Since beginning to hoop, I feel more comfortable in my skin. I feel more connected to my body, I can feel muscles working that haven't worked in a long time! I'm happier and find hooping really helpful when I'm feeling anxious or have had a crazy hard day patenting. I'm so grateful I found hooping! I think I may ask for hooping lessons for Christmas this year, since I pick things up a lot quicker when somebody is right next to me showing me what to do.
Have you ever found yourself loving something you never thought you'd like doing?
Saturday, September 15, 2012
This time of year is also the busiest for our family. In September we have my dad's birthday, the anniversary of when hubby and I started dating (we celebrate this as much as our wedding anniversary...12 years this year!), and my Pa's birthday. Now, Pa passed away in 2003, but his birthday still holds a special place in my heart. October has our wedding anniversary (9 years this year), my mother-in-law's birthday, and Halloween. Oh, Halloween. This is one of the MAJOR holidays in our house. We love it! November now has Zane's birthday. My boy is almost a year; how did that happen?!?! Then Thanksgiving as well. December has Joey's birthday (which is also my Ga-Ga's birthday, again it's a day to remember her), Kelton's birthday, and of course Christmas. LOTS going on! There's always a reason to celebrate in the fall around here!
I am 95% certain that I will be getting hired for a full-time customer service position I interviewed for on Thursday. I'll start in October if I get hired. I'm very confident in how the interview went, and am anticipating a phone call extending a conditional offer of employment (have to do the background check and drug screening) early next week. Working full-time will be a huge change. It's something I haven't done since I had to quit my job due to hyperemesis while pregnant with our oldest. So, seven years. I am both apprehensive and excited. We've gone nearly a year without regular income. It's been by the grace of God that we've made it out relatively unscathed. But, having regular income that will be enough to pay all of our monthly bills and a teeny bit extra for those unexpected expenses? I cannot begin to explain how huge of a blessing that would be. I credit the mental boost those crisp mornings and nights give me for nailing my interview. Now, if I'm not offered the job, that would be a crushing blow. BUT, I have another place to call for an interview if that happens.
School is also happening this autumn. Both for me and the kids. We did wind up sticking with homeschooling the girls. We're down to one vehicle, and if I were the stay at home parent, it wouldn't be a big deal for me to walk the kids to and from school everyday. But, hubby is going to be the one at home. There's no way he can be expected to walk a half mile each way every single day. Sure, some days he may be able to do it, but other days it would practically kill him. Also with the schedule I'm likely to be working, I'd get home in just enough time to put the girls to bed. I would miss out on them all week, every week. Neither them or I want to have just two days a week where we get to see each other.
I've recently become a bit obsessed with hooping. I ordered myself a basic, "naked" hoop from etsy last month. I'm still not the best at it, but I'm sticking with it, practicing and improving. I find myself hooping most late at night (big shocker, there, eh?). After the kids are in bed, the dishes are in the dishwasher, and the sun is down. I head to the driveway with my hoop and just move. I've never been someone that could meditate. In massage school, we had some students who fell asleep during their massages they were so relaxed. Then you had me. I was the girl that was lying there running budgets and grocery lists and all kinds of weird, random thoughts through my brain. But when I was giving a massage, I could shut my brain off. It was just my hands working, the only thoughts being ones of peace and serenity. I was centered, I was focused. Such a different change of pace from my normal, frenzied self. I feel very much the same when I'm hooping. It's just me and the hoop, and God out there. I don't have an armband for my phone, so I haven't been able to listen to music while I hoop. Instead I find myself praying while hooping. It's a great time to just connect with God and open my heart and soul to His message for me. The girls really want to hoop, too. They try with my big 38" hoop. Anna-Lee (7) is able to do it pretty well, but Joey (4) and Lucy (2) really need smaller hoops. Our Shopko had some on clearance, and a friend said to check Dollar Tree as well, so we're going hoop shopping soon.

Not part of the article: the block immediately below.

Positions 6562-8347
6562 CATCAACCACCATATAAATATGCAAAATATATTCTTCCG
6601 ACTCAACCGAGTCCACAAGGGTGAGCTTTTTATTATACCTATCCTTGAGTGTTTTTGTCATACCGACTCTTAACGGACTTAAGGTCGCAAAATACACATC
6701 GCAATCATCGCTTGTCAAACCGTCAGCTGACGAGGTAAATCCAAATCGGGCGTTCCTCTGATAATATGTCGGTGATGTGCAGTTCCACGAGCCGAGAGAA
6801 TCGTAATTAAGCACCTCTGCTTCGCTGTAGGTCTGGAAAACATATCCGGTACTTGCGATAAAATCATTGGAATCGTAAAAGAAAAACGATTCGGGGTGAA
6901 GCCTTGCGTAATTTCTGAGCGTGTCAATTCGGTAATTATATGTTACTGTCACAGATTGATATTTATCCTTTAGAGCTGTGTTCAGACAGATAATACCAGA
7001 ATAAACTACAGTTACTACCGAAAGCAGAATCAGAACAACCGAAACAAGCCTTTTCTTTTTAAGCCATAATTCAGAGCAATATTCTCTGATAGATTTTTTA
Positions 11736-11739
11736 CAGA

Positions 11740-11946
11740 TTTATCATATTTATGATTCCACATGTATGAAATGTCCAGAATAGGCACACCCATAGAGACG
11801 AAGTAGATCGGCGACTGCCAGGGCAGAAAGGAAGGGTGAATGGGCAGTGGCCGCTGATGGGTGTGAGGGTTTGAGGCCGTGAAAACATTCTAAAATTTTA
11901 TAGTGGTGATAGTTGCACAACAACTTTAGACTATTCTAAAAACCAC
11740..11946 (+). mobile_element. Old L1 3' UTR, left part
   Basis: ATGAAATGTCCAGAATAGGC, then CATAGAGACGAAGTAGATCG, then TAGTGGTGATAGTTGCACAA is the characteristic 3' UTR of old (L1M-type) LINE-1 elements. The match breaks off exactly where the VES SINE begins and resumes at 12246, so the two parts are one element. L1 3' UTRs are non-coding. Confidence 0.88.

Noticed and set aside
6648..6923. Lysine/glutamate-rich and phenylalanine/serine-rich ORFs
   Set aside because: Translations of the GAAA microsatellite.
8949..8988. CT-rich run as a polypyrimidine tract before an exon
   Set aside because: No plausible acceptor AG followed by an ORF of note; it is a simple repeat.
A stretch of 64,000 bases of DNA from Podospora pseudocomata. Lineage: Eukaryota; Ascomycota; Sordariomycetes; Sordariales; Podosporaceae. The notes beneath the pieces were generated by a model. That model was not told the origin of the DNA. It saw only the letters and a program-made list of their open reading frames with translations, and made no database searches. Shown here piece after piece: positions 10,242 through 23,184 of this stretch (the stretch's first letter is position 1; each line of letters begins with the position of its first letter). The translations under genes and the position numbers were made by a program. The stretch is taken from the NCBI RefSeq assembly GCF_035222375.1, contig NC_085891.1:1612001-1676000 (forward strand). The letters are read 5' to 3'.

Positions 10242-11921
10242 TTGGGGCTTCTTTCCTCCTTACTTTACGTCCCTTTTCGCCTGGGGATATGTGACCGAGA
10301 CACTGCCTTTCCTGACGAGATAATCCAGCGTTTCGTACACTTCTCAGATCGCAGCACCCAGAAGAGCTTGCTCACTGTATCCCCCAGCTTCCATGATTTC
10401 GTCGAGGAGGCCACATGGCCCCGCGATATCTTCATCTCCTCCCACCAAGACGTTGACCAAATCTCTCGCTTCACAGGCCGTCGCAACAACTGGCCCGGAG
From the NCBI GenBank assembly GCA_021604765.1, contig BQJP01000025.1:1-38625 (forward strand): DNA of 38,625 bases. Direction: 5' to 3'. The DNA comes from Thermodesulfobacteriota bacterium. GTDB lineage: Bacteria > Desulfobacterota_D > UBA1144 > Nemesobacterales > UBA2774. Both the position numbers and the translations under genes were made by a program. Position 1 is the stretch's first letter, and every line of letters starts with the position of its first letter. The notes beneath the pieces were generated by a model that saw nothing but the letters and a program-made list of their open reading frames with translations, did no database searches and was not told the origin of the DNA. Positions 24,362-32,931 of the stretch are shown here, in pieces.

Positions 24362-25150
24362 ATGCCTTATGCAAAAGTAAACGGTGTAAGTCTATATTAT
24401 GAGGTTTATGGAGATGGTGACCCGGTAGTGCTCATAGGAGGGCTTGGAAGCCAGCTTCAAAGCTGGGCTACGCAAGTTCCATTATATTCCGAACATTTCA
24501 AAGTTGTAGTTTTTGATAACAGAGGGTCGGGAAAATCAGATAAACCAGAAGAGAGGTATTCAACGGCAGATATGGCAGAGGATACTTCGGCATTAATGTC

Tuesday, September 4, 2012
This week I will be signing our two oldest girls up to attend public school. School started here on the 15th of August, but we had planned to homeschool them again this year. However, lots of discussion and prayer has led us to this point. The girls are so excited! I'm apprehensive, but excited for them. I admit a lot of my apprehension has to do with us not being morning people. At all. But we will adapt.
Tomorrow (well, today, actually), my husband will take the first step towards having a trial of a spinal cord stimulator. It's just a psychiatric evaluation. They need to make sure you aren't paranoid and going to be pulling wires out of your back because you think the government is trying to control you, after all. ;-) But, it is a big deal. Because once that is done, they can schedule the trial placement of the stimulator! Leads will be put into the spinal column using an epidural injection, and they will be connected to a transmitter on a belt. He'll have that for five days. The trial will be considered successful if he experiences at least a 50% reduction in pain. Some people experience more, but the doctor has told us 50% is what to look for reasonably. I am praying it is a success. If it is, they take out the trial leads, wait four weeks for the back to heal, and then place the permanent stimulator. It is just like the trial one, but the transmitter is implanted in the hip. This is his best option for pain relief.